The cohort included 13,183 patients treated with anti-parkinsonian drugs, after excluding 15,904 subjects whose practice was not linked to the HES database of hospitalization records. At cohort entry, patients were 71.7 (±12.0) years of age and 49.4% were men, while 65.1% were newly treated with anti-parkinsonian drug. The mean duration of cohort follow-up was 3.4 (±2.9) years during which 1,835 patients were diagnosed with pneumonia, for an overall incidence rate of pneumonia of 40.9 per 1,000 per year. Among the 1,835 cases of pneumonia, pneumonia was the principal diagnosis in 45%, while 31% had a diagnosis of acute lower respiratory infection, 13% a diagnosis of pneumonitis due to aspiration of liquids and solids, and for the remaining 11%, the pneumonias or acute lower respiratory infection appeared concurrently with a diagnosis of heart failure.
Comparison of cases of pneumonia and their matched controls
Age at index date (years; mean ± sd)
79.2 ± 8.0
78.6 ± 7.8
Male sex (%)
New-user at cohort entry (%)
Disease duration at cohort entry among prevalent users (yrs; mean ± sd)
3.1 ± 2.9
3.1 ± 2.9
Indication for treatment (%)
Restless leg syndrome
Body mass index ≥ 30 (%)†
Ever smoking (%)†
Alcohol abuse (%)
Co-morbidity prior to cohort entry (%)
Ischemic heart disease
Cardiac valve condition
Chronic obstructive pulmonary disease
History of prior Pneumonia
Motor Neuron Disease
Medication use in year prior to index date (%)
Angiotensin receptor blocker
Other respiratory medications
Influenza vaccination prior to index date
Crude and adjusted rate ratios of pneumonia associated with current use of pramipexole relative to other dopamine agonists
Number of subjects
Current use† of (%)
0.62 – 1.17
All other dopamine agonists (%)
0.68 – 1.35
Non-Ergot-derived dopamine agonists (%)
0.53 – 1.08
Ergot-derived dopamine agonists (%)
Crude and adjusted rate ratios of pneumonia associated with current use of the different dopamine agonists relative to non-current use
Number of subjects
Current use† of:
Any dopamine agonist (%)
0.75 – 1.02
0.57 – 1.02
0.60 – 0.97
0.94 – 1.75
0.76 – 1.50
Other dopamine agonists‡ (%)
0.48 – 1.22
Adjusted rate ratios of pneumonia associated with current use of pramipexole relative to non-current use, stratified by history of pneumonia prior to cohort entry and use of anti- parkinsonian medication prior to the 180-day period before the index date
P-value for interaction
Number of subjects
History of pneumonia
0.22 – 2.00
No history of pneumonia
0.56 – 1.01
0.49 – 1.01
No levodopa use
0.55 – 1.45
Any dopamine agonist use
0.48 – 0.95
No dopamine agonist use
0.47 – 1.66
Ergot-derived dopamine agonist use
0.38 – 1.24
No ergot-derived dopamine agonist use
0.54 – 1.04
Using a large population-based cohort of users of anti-Parkinsonian drugs, we found that the use of pramipexole is not associated with an increase in the risk of severe pneumonia requiring hospitalization.
Community-acquired pneumonia is common in the elderly, with an estimated incidence of 15.4 per 1000 persons per year at ages 60–74 years and 34.2 at age greater than 75 years . Parkinson's disease has been associated with a significant increase in deaths from pneumonia and in particular aspiration pneumonia [3–5]. Swallowing impairment is a frequent finding in Parkinson's disease, occurring in about 50% of patients . Aspiration pneumonia may develop due to the infiltration of foreign materials into the bronchial tree, usually oral or gastric contents. The effect of dopaminergic treatment on swallowing in Parkinson's disease has been little studied and no consistent effect found [16, 17]. It is possible that the slightly reduced risk of pneumonia observed with current therapy with pramipexole and ropinirole might be related to a decrease in aspiration into the bronchial tree. Another explanation is the presence of residual confounding, although we adjusted for treatment indication, disease duration and use of other anti-parkinsonian medications.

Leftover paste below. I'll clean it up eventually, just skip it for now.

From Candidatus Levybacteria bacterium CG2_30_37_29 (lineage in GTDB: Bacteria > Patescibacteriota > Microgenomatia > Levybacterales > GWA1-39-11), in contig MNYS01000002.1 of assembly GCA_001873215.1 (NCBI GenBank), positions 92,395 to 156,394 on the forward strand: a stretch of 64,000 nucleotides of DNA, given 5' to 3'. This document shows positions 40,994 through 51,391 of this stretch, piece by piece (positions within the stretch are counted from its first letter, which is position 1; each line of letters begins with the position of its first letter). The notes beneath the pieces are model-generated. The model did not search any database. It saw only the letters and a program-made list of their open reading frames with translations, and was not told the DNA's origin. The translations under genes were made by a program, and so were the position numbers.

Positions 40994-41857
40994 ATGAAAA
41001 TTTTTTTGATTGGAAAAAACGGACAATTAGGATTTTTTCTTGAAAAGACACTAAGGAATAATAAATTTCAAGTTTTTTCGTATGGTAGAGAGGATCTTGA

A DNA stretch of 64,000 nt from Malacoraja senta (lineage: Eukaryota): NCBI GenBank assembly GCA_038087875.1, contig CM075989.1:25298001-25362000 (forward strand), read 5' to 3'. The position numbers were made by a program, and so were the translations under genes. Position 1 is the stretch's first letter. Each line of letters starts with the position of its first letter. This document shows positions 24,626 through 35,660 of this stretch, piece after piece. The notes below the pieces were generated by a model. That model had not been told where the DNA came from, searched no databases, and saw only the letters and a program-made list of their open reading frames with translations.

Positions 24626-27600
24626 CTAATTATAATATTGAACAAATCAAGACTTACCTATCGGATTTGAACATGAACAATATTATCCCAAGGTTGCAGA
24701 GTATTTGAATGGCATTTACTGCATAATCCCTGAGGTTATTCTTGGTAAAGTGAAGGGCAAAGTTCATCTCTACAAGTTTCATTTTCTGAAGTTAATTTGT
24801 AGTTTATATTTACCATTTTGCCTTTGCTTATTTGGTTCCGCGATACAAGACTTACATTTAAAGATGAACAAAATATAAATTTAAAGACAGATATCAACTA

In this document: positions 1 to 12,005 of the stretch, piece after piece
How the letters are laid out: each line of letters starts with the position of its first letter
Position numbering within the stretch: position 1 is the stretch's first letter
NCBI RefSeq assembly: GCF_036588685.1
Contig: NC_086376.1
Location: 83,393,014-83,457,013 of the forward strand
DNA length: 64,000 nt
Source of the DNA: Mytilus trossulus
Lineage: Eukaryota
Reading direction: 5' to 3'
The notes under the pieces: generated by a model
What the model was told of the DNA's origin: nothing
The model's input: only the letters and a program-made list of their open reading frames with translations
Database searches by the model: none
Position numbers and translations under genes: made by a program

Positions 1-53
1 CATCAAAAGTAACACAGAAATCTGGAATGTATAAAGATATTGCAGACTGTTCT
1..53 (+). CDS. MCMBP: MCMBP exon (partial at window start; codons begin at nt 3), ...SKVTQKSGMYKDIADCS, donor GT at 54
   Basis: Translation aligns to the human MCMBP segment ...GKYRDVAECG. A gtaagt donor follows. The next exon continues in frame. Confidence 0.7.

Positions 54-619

This study has strengths and limitations. We assembled a large population-based cohort of over 13,000 patients observed over 12 years, a size and follow-up that enabled the identification of a large number of incident cases of pneumonia and precise estimates of the risk. Selection bias was avoided by the completeness of the population-based cohort, which also provides generalizability. The possibility of recall bias in terms of exposure to dopamine agonists is avoided because the GPRD uses pre-recorded medication exposure histories. While we adjusted the risk estimates for several major confounders, there may have been some residual confounding from unmeasured covariates such as disease severity, as we did not have information on the severity of motor and non-motor symptoms of the disease or of the presence of motor complications of medications, for example. We did adjust for the duration of the disease using the first prescription of dopaminergic medication as an indirect proxy for disease severity. Also, the concomitant use of other dopaminergic treatments, indicating a more advanced disease was taken into account. It is unlikely that such confounding had much effect on the comparative risks among dopamine agonists, as there is no evidence that the choice of agent is related to severity. Despite its size, our study was not sufficiently large for the stratification needed to study the effects of dose and duration of pramipexole use.
In summary, the use of pramipexole and of other dopamine agonists, did not appear to increase the risk of pneumonia in this study population.
This research was funded by grants from the Canadian Institutes of Health Research (CIHR), Boehringer-Ingelheim and the Canadian Foundation for Innovation (CFI). Professor Suissa is the recipient of a James McGill Chair award from McGill University. The authors thank Dr Dorothee Bartels of Boehringer-Ingelheim AG for providing the results of the pooled analyses from the randomized trials of pramipexole. Professor Suissa, principal investigator, had full access to all of the data in the study and takes responsibility for the integrity of the data and the accuracy of the data analysis.